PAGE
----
Our worksheet has a cell, D8, where we can input our ‘criteria1’ parameter for our functions, so we will use that cell reference for that argument in both functions.
Obviously, the only difference between the two formulas in this case is the function itself.
“In the following example, we have chosen the grade B as our filter for finding the minimum and maximum values in column A and our formulas return 84 and 88, respectively.”
If we change the letter grade that is our ‘criteria1’ parameter to A, then our formulas will return our maximum and minimum grade values:
The previous two examples scratch the surface of what ‘MINIFS’ and ‘MAXIFS’ are capable of by making use of their ability to drill into data using the criteria parameters.
“Now let’s look at an example that’s a bit more complex! ”
We will consider a table containing baseball player stats that has league, team and position data included for each player.
We will start simple with this data set by pulling maximum and minimum statistics such as batting average.
First, let’s review how to find the maximum and minimum values of one data point, batting average (‘AVG’ in column E).
Again, this is as simple as using the ‘MIN’ and ‘MAX’ functions like below.
In this case, all we are doing is looking for the minimum and maximum value for ‘AVG’ across the entire data set.
“In the following examples we will now begin to drill down into the data which will require us to turn to ‘MINIFS’ and ‘MAXIFS’ in order to insert criteria for filtering the data on things like, league, team, and position.”
Where our first example gave us the overall minimum and maximum for ‘AVG’ in our data set, this next example makes use of the ‘LEAGUE’ column to filter our minimum and maximum results based on two different values, either “American” or “National”.
What we have done now is used the C column ($C$2:$C$117), which is the ‘LEAGUE’ column, as our ‘criteria_range1’ parameter and then set the ‘criteria1’ parameter to the cell reference V11.
This cell contains our choice of “American” or “National” and will now filter the data from which the ‘MINIFS’ and ‘MAXIFS’ will return a value.
Adding a second filter to our ‘MAXIFS’ and ‘MINIFS’
Now we want to take our current scenario a step further and filter the data by team.
Our worksheet table for this example is set up to filter first on ‘LEAGUE’ and then on any ‘TEAM’ within that league.
Note that different teams overall are a part of the two different leagues, so if we choose “National” for league, our choices for team will be limited to those that are within the “National” league.
So, still looking at ‘AVG’ as our stat, we have now filtered the date on “American” as before, but now we are filtering the data further on just “KC” for our team.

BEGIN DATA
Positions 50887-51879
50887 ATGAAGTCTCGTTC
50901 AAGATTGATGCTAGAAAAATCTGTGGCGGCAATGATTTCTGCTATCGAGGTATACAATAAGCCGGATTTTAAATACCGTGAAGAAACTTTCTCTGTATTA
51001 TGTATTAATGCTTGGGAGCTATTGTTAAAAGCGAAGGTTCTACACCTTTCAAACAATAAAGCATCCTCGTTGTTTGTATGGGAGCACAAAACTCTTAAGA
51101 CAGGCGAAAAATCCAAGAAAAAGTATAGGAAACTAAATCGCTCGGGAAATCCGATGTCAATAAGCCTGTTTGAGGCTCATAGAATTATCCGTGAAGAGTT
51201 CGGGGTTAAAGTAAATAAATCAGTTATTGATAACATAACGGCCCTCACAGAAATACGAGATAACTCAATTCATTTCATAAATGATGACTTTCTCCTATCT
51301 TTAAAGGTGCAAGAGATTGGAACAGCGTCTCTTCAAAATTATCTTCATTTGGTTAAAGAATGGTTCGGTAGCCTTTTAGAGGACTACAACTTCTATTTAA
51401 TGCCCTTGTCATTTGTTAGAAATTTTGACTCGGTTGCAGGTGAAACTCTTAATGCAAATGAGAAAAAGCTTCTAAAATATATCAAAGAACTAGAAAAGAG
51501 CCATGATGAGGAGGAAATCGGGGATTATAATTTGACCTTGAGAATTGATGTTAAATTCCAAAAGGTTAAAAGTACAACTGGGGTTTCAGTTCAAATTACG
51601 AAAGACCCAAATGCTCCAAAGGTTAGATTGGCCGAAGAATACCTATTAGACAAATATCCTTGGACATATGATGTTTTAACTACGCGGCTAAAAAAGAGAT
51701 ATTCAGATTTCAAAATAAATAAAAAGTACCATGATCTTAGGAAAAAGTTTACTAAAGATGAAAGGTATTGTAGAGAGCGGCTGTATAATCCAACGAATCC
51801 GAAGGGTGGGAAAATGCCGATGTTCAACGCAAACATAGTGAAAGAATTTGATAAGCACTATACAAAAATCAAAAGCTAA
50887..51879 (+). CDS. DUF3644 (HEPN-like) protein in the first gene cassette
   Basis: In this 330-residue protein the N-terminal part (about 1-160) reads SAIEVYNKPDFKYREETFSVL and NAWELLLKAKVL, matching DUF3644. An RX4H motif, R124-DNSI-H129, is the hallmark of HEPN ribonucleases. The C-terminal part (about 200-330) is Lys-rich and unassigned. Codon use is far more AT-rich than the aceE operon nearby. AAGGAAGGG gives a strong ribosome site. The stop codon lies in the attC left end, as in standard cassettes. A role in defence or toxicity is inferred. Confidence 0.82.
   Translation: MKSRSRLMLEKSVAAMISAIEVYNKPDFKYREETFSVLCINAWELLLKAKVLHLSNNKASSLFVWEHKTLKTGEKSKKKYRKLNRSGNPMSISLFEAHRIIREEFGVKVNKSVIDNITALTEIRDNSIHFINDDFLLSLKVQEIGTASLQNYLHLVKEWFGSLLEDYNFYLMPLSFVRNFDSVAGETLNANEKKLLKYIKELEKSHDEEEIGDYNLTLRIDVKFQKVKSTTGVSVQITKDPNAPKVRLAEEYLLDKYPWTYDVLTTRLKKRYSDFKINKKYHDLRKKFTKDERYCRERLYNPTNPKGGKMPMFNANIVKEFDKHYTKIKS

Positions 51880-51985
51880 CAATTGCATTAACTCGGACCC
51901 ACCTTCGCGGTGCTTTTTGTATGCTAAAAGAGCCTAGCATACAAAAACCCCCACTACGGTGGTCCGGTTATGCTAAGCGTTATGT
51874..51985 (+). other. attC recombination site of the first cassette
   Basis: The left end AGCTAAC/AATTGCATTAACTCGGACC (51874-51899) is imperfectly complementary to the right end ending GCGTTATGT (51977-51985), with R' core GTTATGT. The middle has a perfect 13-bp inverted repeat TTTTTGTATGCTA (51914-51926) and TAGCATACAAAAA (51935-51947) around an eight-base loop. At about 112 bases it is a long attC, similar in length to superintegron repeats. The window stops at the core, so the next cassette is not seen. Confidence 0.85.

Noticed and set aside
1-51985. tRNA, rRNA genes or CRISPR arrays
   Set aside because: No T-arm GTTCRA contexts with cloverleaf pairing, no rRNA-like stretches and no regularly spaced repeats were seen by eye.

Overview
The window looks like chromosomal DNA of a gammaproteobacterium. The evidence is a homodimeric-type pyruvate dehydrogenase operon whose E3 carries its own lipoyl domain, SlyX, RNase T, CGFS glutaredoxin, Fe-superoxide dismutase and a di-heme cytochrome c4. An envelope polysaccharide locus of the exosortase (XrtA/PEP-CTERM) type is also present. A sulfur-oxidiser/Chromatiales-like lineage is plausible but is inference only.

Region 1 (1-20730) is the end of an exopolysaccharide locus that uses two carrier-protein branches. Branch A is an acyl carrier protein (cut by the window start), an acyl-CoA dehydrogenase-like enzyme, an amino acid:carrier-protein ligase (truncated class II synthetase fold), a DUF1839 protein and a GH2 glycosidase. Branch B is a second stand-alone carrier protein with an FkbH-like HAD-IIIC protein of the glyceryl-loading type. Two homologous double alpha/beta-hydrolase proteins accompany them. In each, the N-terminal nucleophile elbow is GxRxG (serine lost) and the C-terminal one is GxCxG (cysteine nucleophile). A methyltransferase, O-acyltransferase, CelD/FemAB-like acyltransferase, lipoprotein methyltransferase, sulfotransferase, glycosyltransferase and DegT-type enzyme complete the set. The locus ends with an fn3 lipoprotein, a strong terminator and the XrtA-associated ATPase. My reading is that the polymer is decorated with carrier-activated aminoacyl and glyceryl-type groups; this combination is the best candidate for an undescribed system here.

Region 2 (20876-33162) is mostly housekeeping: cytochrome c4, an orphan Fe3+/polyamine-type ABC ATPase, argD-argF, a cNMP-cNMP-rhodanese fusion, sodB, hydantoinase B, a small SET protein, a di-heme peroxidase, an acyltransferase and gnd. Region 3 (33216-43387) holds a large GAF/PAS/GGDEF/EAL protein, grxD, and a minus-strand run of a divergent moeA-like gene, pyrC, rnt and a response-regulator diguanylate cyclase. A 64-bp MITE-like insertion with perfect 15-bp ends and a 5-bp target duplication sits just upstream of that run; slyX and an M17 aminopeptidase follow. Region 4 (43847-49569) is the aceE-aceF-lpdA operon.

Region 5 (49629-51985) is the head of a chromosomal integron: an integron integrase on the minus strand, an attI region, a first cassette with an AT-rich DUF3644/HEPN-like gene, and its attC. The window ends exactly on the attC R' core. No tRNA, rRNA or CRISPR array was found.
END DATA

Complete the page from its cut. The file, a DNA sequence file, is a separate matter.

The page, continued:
This means we have simply added a couple of new arguments to our ‘MINIFS’ and ‘MAXIFS’ formulas.
We have now added the range $B$2:$B$117 as ‘criteria_range2’ and V19 as ‘criteria2’.
These are the column for ‘TEAM’ and the cell reference for our team selection, respectively.
Now our minimum and maximum value results for ‘AVG’ are limited to team “KC” which is limited to the “American” league.
“We can take it even further by building on the previous example and adding one more filter, ‘POS’ or player position.”
Essentially, we will now drill down to minimum and maximum batting average values at the team level based on players that play a particular position like outfield or infield.
All we have to do is add a couple of new arguments to what we already have!
These will simply be ‘criteria_range3’ and ‘criteria3’.
Since we are filtering on ‘POS’ our ‘criteria_range3’ will be the range $D$2:$D$117 since column D is our ‘POS’ column.
Let’s take a look at the results first.
Note that our new parameter for position is in cell V29.
For this example, we now have the minimum and maximum values for batting average for only “IF” (infielders) on team “KC” in the “American” league.
So the lowest batting average among infielders with Kansas City is .256 while the highest is .337.
Notice in the formulas below the additional arguments for our ‘POS’ data range and the cell reference, V29, for the criteria to filter that range on.
“This is a great example of how ‘MAXIFS’ and ‘MINIFS’ can provide a world of flexibility in filtering data by which to find the maximum and minimum values.”
Where this was once a fairly complicated and cumbersome prospect using the old methods, Excel now provides a great deal of power now that we can expand the ability to filter data simply and elegantly.